Repeated Binge-like ethanol drinking alters ethanol drinking patterns and depresses striatal GABAergic transmission

Mark V. Wilcox, Verginia C.Cuzon Carlson, Nyssa Sherazee, Gretchen M. Sprow, Roland Bock, Todd E. Thiele, David M. Lovinger, Veronica A. Alvarez

Research output: Contribution to journalArticlepeer-review

100 Scopus citations


Repeated cycles of binge alcohol drinking and abstinence are key components in the development of dependence. However, the precise behavioral mechanisms underlying binge-like drinking and its consequences on striatal synaptic physiology remain unclear. In the present study, ethanol and water drinking patterns were recorded with high temporal resolution over 6 weeks of binge-like ethanol drinking using the 'drinking in the dark' (DID) protocol. The bottle exchange occurring at the beginning of each session prompted a transient increase in the drinking rate that might facilitate the acquisition of ethanol binge-like drinking. Ethanol drinking mice also displayed a 'front-loading' behavior, in which the highest rate of drinking was recorded during the first 15 min. This rate increased over weeks and paralleled the mild escalation of blood ethanol concentrations. GABAergic and glutamatergic transmission in the dorsal striatum were examined following DID. Spontaneous glutamatergic transmission and the density of dendritic spines were unchanged after ethanol drinking. However, the frequency of GABAA receptor-mediated inhibitory postsynaptic currents was depressed in medium spiny neurons of ethanol drinking mice. A history of ethanol drinking also increased ethanol preference and altered the acute ethanol effects on GABAergic transmission differentially in dorsolateral and dorsomedial striatum. Together, the study shows that the bottle exchange during DID promotes fast, voluntary ethanol drinking and that this intermittent pattern of ethanol drinking causes a depression of GABAergic transmission in the dorsal striatum.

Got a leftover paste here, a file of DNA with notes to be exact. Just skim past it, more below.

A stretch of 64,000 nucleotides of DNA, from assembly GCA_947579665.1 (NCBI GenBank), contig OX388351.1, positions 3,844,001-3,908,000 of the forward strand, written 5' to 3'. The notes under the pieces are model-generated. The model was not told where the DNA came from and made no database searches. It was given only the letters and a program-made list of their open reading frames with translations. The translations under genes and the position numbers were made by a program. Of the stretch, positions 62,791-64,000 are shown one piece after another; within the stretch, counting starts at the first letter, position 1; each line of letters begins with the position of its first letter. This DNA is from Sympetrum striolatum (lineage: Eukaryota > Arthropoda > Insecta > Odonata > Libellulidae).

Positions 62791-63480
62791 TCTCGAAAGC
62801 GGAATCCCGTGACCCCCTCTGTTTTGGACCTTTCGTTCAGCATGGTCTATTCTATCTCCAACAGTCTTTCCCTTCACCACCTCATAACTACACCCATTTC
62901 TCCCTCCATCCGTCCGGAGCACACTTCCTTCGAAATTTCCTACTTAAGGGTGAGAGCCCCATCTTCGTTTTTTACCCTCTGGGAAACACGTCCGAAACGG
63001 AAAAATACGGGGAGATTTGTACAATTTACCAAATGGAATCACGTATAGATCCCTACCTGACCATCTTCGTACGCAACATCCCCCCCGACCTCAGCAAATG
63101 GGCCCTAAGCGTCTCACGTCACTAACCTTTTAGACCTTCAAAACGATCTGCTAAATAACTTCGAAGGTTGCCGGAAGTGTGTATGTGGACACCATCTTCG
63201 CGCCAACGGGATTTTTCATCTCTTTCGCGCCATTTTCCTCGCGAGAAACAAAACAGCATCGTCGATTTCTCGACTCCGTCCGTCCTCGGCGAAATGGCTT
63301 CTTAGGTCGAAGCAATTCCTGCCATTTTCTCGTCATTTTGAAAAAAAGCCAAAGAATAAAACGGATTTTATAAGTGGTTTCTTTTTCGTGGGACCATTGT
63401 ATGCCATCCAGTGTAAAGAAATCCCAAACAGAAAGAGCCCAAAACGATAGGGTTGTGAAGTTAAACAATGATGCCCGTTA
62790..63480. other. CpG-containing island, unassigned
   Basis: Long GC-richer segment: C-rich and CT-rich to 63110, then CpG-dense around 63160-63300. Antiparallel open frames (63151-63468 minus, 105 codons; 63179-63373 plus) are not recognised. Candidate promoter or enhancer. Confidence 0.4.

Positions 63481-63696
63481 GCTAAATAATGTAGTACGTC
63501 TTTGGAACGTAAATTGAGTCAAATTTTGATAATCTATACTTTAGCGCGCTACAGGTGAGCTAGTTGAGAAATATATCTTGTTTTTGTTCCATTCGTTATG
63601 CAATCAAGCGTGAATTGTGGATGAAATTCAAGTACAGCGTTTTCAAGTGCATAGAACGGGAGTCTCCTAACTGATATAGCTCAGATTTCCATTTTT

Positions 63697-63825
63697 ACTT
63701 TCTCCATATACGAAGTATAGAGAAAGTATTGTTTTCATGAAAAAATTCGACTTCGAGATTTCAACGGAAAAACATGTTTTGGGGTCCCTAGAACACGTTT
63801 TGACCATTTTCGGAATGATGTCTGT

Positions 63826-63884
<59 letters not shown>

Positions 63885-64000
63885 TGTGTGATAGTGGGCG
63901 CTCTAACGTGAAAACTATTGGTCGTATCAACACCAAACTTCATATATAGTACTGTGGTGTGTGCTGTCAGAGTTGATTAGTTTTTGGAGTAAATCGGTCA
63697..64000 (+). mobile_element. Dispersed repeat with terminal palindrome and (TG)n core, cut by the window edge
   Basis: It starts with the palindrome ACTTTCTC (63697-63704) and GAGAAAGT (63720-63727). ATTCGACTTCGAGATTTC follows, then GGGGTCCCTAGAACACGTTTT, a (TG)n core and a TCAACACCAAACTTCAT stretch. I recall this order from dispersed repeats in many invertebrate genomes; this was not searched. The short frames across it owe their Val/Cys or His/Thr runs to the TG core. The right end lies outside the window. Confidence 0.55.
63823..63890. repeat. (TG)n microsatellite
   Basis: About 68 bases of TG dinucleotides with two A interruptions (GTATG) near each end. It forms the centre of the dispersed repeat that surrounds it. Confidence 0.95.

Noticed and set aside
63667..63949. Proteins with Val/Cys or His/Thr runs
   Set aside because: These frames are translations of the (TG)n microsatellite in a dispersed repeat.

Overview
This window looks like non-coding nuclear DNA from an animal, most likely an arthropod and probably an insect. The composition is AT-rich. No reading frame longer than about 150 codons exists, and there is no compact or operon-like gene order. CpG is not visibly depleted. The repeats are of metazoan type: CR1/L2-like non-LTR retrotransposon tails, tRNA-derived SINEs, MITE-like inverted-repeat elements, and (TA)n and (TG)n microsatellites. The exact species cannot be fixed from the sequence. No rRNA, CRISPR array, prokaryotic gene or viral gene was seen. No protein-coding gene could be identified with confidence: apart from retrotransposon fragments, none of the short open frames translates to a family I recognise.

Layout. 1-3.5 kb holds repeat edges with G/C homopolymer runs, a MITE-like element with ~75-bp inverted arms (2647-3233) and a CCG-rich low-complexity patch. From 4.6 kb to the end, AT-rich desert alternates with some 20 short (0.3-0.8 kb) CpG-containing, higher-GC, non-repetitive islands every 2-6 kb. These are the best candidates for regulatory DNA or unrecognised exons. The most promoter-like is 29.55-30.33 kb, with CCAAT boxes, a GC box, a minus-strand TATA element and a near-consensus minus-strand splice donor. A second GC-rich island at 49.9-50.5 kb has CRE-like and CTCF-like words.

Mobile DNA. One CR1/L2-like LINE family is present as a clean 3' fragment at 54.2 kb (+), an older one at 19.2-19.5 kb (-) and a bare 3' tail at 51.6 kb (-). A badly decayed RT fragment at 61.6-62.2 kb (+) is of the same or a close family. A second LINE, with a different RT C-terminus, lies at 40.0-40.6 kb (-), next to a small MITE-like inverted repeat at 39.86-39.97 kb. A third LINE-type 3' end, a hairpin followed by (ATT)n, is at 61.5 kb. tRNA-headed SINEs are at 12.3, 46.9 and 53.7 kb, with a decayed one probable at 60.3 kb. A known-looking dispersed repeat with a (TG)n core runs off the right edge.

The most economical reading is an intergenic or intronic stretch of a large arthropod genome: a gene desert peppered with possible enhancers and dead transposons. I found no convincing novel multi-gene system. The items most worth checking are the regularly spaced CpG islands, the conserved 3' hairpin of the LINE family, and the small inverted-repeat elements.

Original languageEnglish (US)
Pages (from-to)579-594
Number of pages16
Issue number3
StatePublished - Feb 2014
Externally publishedYes


  • alcohol
  • dendritic spines
  • dopamine
  • dorsolateral striatum
  • drinking in the dark
  • striatum

ASJC Scopus subject areas

  • Pharmacology
  • Psychiatry and Mental health


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